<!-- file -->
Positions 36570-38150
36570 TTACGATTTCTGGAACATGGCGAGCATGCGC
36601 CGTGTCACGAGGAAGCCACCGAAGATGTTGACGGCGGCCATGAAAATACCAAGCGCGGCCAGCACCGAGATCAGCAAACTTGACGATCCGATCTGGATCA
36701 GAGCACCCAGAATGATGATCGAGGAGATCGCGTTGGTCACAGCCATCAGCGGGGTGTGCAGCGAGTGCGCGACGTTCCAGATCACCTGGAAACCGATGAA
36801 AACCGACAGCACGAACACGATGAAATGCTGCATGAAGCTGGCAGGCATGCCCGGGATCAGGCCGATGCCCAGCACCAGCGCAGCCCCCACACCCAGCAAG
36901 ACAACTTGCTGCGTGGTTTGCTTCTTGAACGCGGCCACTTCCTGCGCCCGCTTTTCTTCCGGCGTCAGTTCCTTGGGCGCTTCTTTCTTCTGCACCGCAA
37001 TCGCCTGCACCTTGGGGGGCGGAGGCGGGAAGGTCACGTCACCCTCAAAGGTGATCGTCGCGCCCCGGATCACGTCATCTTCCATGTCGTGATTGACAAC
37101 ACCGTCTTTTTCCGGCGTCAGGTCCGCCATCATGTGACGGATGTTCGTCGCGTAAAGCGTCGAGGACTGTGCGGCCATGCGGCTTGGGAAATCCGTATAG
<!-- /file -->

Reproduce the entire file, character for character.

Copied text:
Positions 36570-38150
36570 TTACGATTTCTGGAACATGGCGAGCATGCGC
36601 CGTGTCACGAGGAAGCCACCGAAGATGTTGACGGCGGCCATGAAAATACCAAGCGCGGCCAGCACCGAGATCAGCAAACTTGACGATCCGATCTGGATCA
36701 GAGCACCCAGAATGATGATCGAGGAGATCGCGTTGGTCACAGCCATCAGCGGGGTGTGCAGCGAGTGCGCGACGTTCCAGATCACCTGGAAACCGATGAA
36801 AACCGACAGCACGAACACGATGAAATGCTGCATGAAGCTGGCAGGCATGCCCGGGATCAGGCCGATGCCCAGCACCAGCGCAGCCCCCACACCCAGCAAG
36901 ACAACTTGCTGCGTGGTTTGCTTCTTGAACGCGGCCACTTCCTGCGCCCGCTTTTCTTCCGGCGTCAGTTCCTTGGGCGCTTCTTTCTTCTGCACCGCAA
37001 TCGCCTGCACCTTGGGGGGCGGAGGCGGGAAGGTCACGTCACCCTCAAAGGTGATCGTCGCGCCCCGGATCACGTCATCTTCCATGTCGTGATTGACAAC
37101 ACCGTCTTTTTCCGGCGTCAGGTCCGCCATCATGTGACGGATGTTCGTCGCGTAAAGCGTCGAGGACTGTGCGGCCATGCGGCTTGGGAAATCCGTATAG